All Quiet on the Western Front Analysis

All Quiet on the Western Front is a novel written by Erich Maria Remarque. This novel takes place during World War 1, also known as the Great War. This war was the first war to have advanced weaponry, and we hear how this war truly desensitized the troops and how it affected them beyond the war. In this text, we follow the story of a character named Paul, and his life before, during, and after the war. During the Great War, the troops were trained to be unattached while fighting, affecting not only how the war was fought but their entire lives.

When at war, the only thing our troops think about is survival. When it is either kill or be killed the troops become unattached to what is truly happening around them, and the actions that they are committing. Paul states “We have become wild beasts. We do not fight, we defend ourselves against annihilation. It is not against men that we fling our bombs, what do we know of men in this moment when death is hunting us down” (113). The troops did not see them fighting in the war as a fight, thy saw it as protection of themselves. This quote goes to show that sort of “masculine” ideology that was expected of the men that were pulled into battle. They were expected to be able to switch themselves into this sort of cut off from the truth state. They were expected to be able to look at murdering other men as a way of survival.

During the Great war, and other large wars that required many men to fight, most of the soldiers were young many. Many just barely 18, this was because they wanted younger and stronger men to fight, heightening the chances of victory. A little later on in the text Paul goes on to say “We are forlorn like children, and experienced like old men, we are crude and sorrowful and superficial- I believe we are lost” (123). This is a great representation of how the soldiers must have really felt during this time. They were all really young, just barely getting out in the world. They were hopeless like children, but they are expected to be experienced and mature like an older man. Being in the military, away at war, forced many soldiers to grow and mature at a rate they were not ready for. This can leave long term mental effects on a person, because their brain developed faster than it was ready to do so.

Being in a war can really mentally and emotionally scare someone. Seeing all of the terrible things that happens, seeing your friends and family being severely injured or killed, hearing the screams of those injured, seeing the look on your enemies face right before you kill them. There are many factors that contribute to the mental and emotional scaring of a soldiers, the ones listed are just a few. Survivors guilt is also another huge problem when surviving a war, Paul says “My state is getting worse, I can no longer control my thoughts…… The dead man might have had thirty more years of life if only I had impressed the way back to our trench more sharply on my memory” (222). Although soldiers are supposed to be cold, and disconnected from what happens while they are at war, it still plays a huge toll on them. In this part of the book Paul is talking about his survivor’s guilt, and his PTSD, which at the time was known as shell shock. He states that he cannot stop his thoughts, he thinks about the time that one of his men died. He blames himself for the death of the man, and he thinks that it’s his fault because he did not do a good enough job at remembering the path back to their trench. He blames himself, and finds himself constantly thinking about the man’s wife, and how if it wasn’t for him, the man that died would probably made it home to his wife, and lived a long happy life. Paul being stuck in his thoughts, and feeling guilty and having these post traumatic thoughts again go against the idea of being “masculine” because he was expected to be able to turn these thoughts and feelings off. Being “masculine” you do not think about the fallen, you do not think about what you could have done differently to save that life. You were expected to just move on with life like none of it ever happened.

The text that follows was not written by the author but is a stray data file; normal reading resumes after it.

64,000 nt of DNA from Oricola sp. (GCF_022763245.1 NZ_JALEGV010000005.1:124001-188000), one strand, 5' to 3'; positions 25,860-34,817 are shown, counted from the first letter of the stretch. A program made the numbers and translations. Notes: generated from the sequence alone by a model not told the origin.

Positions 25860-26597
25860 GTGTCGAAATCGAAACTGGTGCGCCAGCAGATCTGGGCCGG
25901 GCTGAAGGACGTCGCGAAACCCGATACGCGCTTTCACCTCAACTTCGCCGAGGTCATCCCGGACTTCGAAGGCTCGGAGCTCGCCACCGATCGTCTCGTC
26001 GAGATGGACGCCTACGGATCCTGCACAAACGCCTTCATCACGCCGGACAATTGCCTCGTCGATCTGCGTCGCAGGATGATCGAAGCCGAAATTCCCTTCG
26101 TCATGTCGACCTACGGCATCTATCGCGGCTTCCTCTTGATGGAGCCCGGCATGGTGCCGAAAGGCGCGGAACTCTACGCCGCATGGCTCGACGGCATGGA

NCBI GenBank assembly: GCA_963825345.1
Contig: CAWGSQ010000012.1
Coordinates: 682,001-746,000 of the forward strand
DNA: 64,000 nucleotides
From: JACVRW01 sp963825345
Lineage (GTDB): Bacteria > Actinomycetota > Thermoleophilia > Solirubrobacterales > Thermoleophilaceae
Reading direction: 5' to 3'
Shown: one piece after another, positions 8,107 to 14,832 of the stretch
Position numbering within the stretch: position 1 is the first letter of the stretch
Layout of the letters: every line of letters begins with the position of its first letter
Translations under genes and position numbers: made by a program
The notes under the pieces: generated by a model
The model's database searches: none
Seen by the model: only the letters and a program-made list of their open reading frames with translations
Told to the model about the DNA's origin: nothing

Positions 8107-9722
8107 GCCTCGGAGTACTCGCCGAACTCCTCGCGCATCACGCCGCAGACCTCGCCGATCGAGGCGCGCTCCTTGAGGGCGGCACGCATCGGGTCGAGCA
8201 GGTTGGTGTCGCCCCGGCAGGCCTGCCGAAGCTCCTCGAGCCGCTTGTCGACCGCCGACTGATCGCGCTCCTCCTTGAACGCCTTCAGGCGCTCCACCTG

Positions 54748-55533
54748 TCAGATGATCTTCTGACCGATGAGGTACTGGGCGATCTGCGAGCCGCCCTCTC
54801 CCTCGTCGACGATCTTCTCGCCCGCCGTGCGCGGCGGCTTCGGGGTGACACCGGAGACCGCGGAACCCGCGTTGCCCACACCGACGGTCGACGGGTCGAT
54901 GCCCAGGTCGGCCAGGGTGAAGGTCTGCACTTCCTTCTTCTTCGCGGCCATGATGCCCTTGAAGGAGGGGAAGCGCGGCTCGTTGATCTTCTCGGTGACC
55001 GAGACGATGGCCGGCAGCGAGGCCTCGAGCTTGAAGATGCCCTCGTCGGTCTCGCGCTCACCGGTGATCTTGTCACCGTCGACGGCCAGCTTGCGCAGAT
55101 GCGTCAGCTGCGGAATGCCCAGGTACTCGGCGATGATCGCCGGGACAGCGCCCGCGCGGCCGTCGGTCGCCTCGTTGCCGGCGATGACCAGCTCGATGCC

During the Great war, the troops that went to battle were expected to be cut off from their feelings and thoughts. They were expected to become unattached from the actions that they were committing. For a lot of men this was the case, so much so that they started to question their entire lives, even from before the war, and especially after. When the men that survived got to go home, they felt uncomfortable and out of place, in the one place that they should have felt safe. A lot of the men that made it home were young when they got shipped off to war, so they knew no life outside of the one they lived while fighting. A lot of men were expected to not feel the mental and emotional effects that the war put on them, that is why PTSD was not known until years later. Paul is a great representation of the internal battle that these troops faced every day during and after the war. This story is a great representation of hos during the Great War, the troops were trained to be unattached while they were fighting in war, and how heavily the effects of the war weighed on them during, and way beyond their time fighting.